Mi Espanol No Es Good-O

We have answers. Wheels up on October 9th.

The house is on the market, we’ve sold the Green Subaru, and we’ve said our goodbyes.

And now, I have to think about, you know, actually living in Spain.

I should be embarrassed that I don’t already speak Spanish. I spent my entire childhood in Arizona. We had a Mariachi dance club at my elementary school. Gobbled tamales on Christmas Eve. I heard bits of Spanish every day of my life.

I studied it in high school. Until I didn’t have to. It involved work, and for a smart kid who never had to, actually studying was not my thing. I filed it under “stupid” and went about my business.

Until I decided I wanted to be an English teacher, and found out–surprise!–that I had to take three years of foreign language. And so, I took Spanish, figuring that something would stick.

It turns out taking a foreign language at a university is fairly involved. Four classes a week. Language Lab. Viewings of Destinos.

And wouldn’t you know? I picked it up. Until I didn’t have to take it anymore.

To this day, I can figure out most written Spanish. It’s logical and lovely, full of rich, bursting syllables.

But then, some joker will attempt to speak to me.

Habla Espanol?” queries a well-meaning hombre.

Si,” I reply, “Pero…..muy malo

And then it falls apart. Well meaning hombre will start speaking rapidly, and I become this loud man-child with a penchant for adding an “o” to the end of all words.

“Mi Espanol-o es no bueno-o. Trabajo mucho pero me suck-o. Yo soy will die-o in el street-0.

El Hombre usually backs away, hands upraised, “I’m sure you’ll pick it up!”

Gracias,” I mutter. I return home in search of vino. Which isn’t even a Spanish word. Unless it is. I would know this had I PAID ATTENTION IN MY SEVEN YEARS OF SPANISH INSTRUCTION.

Let’s not even mention that my aunt is a master Spanish instructor and my brother-in-law worked in Madrid.

Part of this adventure is to embrace the foolishness. To let go of the remaining pride left after parenting two boys, and try to speak the language anyway. To be the halting, long-winded woman, pantomiming washing her hair in the drug store. To banish the ghost of my college instructor who said, “Your grammar is impeccable, but your accent makes my ears bleed.”

I want to take the brave path of humility, of learning, of starting over. Because when we are broken, we are rebuilt. And we are stronger, more lovely.

I’ll write it here, so it is real. I want to learn Spanish so well that I can become a Spanish teacher when I return to the United States.

And so, I started last night. With Breaking Bad. As the characters spoke in Spanish, I closed my eyes, and let the language wash over me. I understood the phrase “biker crank” without assistance. Yet, I caught the gist of the rest of it as well.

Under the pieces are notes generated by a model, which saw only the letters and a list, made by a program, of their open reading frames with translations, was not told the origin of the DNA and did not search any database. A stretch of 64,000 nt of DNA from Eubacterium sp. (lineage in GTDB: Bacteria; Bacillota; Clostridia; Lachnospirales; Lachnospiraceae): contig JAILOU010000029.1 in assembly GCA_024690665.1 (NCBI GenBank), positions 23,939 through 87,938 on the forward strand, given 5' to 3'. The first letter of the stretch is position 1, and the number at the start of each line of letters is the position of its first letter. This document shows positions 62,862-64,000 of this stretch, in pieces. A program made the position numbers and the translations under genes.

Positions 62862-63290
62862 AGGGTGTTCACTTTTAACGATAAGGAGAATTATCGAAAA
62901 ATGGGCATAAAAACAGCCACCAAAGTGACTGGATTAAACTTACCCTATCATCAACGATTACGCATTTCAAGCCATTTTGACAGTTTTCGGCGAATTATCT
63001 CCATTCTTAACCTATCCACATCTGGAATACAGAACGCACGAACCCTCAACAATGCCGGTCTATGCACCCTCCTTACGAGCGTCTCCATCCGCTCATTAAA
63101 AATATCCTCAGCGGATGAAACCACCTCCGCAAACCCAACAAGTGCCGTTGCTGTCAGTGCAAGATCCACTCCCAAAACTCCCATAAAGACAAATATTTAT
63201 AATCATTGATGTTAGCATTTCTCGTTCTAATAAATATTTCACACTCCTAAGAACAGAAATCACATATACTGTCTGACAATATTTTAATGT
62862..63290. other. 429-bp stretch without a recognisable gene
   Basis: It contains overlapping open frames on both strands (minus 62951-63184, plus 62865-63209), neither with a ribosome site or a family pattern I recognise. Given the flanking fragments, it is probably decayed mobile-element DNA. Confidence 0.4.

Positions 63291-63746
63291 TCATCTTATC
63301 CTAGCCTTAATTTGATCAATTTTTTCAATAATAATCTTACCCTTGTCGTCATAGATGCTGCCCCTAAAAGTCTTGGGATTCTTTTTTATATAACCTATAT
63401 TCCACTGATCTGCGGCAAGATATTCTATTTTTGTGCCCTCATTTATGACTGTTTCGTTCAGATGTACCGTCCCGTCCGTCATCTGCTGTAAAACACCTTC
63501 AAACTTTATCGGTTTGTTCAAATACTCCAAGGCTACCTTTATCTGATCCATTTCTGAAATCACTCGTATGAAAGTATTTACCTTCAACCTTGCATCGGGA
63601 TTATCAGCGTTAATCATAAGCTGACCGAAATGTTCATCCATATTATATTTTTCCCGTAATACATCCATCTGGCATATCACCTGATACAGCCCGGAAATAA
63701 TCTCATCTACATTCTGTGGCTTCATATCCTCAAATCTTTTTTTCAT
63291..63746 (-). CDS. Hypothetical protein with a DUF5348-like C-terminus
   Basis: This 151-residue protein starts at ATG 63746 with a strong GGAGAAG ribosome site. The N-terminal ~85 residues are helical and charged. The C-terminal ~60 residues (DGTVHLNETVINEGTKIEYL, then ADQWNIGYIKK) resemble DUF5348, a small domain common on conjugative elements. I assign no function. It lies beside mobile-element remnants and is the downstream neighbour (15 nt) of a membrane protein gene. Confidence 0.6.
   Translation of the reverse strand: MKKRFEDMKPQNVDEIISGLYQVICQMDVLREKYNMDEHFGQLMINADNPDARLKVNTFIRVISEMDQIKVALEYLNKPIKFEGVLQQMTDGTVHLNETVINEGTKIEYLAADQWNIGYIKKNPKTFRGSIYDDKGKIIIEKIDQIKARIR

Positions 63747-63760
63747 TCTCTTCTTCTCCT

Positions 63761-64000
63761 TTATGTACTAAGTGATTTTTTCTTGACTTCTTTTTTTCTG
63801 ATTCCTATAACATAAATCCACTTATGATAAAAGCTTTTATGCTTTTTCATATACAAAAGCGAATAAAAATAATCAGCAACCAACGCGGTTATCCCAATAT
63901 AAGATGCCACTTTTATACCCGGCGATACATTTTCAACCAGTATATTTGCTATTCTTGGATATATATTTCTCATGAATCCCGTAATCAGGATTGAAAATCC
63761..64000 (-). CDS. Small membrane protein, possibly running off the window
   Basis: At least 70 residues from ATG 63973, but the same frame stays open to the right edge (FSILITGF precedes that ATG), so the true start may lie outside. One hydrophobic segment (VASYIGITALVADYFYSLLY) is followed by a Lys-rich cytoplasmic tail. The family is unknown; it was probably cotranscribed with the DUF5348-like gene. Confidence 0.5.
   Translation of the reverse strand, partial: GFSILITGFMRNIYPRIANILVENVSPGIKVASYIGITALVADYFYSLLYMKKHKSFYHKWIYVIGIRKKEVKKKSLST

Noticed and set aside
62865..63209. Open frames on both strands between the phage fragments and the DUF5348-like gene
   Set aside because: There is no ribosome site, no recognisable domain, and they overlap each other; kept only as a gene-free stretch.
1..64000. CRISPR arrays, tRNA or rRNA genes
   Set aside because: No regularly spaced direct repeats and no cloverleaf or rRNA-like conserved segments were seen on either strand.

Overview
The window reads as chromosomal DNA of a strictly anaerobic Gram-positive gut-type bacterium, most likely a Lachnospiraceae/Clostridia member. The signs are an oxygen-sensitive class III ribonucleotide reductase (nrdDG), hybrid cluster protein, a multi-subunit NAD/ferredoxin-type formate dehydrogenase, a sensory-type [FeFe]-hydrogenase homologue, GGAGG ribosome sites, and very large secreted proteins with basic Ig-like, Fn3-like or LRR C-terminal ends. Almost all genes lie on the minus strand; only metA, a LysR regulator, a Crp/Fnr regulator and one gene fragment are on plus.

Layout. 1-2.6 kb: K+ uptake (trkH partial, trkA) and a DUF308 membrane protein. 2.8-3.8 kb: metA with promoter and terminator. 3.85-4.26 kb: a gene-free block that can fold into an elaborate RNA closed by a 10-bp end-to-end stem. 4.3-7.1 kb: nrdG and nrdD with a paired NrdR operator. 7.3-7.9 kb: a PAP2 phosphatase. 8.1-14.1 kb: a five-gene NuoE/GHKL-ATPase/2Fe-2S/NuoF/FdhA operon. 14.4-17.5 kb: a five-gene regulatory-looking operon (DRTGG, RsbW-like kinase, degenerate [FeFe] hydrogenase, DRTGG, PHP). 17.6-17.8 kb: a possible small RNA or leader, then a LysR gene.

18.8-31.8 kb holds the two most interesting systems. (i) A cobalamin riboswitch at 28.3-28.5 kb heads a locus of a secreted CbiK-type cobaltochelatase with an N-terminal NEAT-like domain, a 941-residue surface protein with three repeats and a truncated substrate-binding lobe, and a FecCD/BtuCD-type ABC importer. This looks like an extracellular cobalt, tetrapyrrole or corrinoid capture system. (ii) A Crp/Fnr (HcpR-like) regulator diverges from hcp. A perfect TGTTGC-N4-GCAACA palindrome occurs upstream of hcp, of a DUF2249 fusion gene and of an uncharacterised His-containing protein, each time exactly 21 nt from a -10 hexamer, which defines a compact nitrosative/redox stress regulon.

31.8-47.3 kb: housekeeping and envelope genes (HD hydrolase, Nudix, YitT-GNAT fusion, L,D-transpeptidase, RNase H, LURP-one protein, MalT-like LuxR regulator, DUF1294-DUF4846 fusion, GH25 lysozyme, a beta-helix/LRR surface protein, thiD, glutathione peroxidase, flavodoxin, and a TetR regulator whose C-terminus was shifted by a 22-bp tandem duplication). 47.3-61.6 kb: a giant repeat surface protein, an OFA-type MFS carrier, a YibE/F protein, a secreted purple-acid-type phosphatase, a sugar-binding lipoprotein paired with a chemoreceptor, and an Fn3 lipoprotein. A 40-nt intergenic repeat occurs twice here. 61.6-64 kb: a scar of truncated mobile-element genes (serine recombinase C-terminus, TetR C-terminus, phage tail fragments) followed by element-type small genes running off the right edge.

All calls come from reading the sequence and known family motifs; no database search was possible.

Drugs are bad, folks.

When I learn to speak Spanish, I hope to be discussing vino (looked it up) y fiesta y belleza y el arte y la alegria.

And I will do it this time.

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4 thoughts on “Mi Espanol No Es Good-O

  1. Nancy, you are so very special. Seriously. I giggled, I smiled like a sentimental goober, and I recalled my own struggles with language study (as a smart kid who didn’t actually dig studying all that much either).

    Spain has no idea what’s coming!

  2. Repeat after me. No pasa nada. You’ll have a blast most of the time.

    En cual parte de Andalucia viviras? (I’d make the accent marks and all but I’m on a computer that I don’t know all the ins-and-outs of.) Vivi en Andalucia hace…pues, miles de anos y me gusto muchisimo.

    Vivia en Granada y me acuerdo que a los espanoles les encantan los ninos. I’ve thought often about how adored my children would have been in Spain. They call them, mi angel, mi rey, mi vida. All sorts of different sentiments that…Well, rarely – if ever – cross my mind when I’m talking to my children. And they almost never come out of my mouth! I could really learn a lot from the terms of endearment they use. You’ll love it.

    Every once in a while, estare en la calle aqui cerca de mi casa and I’ll smell someone grilling something …maybe potatoes in foil. No estoy segura pero en aquel momento estare otra vez en las calles de Espana durante la Semana Santa. Escuchando a la musica y mirando a los penitentes cargando these crazy-heavy platforms con las estatuas de los santos por la calle. Estas muy afortunada de tener estas oportunidades.

    Tengo celos.

  3. Nancy, you are correct that vino is not a Spanish word but surprisingly, it does help the Spanish words flow when in a taxi cab in Madrid or anywhere for that matter. You are lovely and you can always speak the language that everyone understands….a smile….which you speak so well.
    Our love–from the sticks in Wisconsin.

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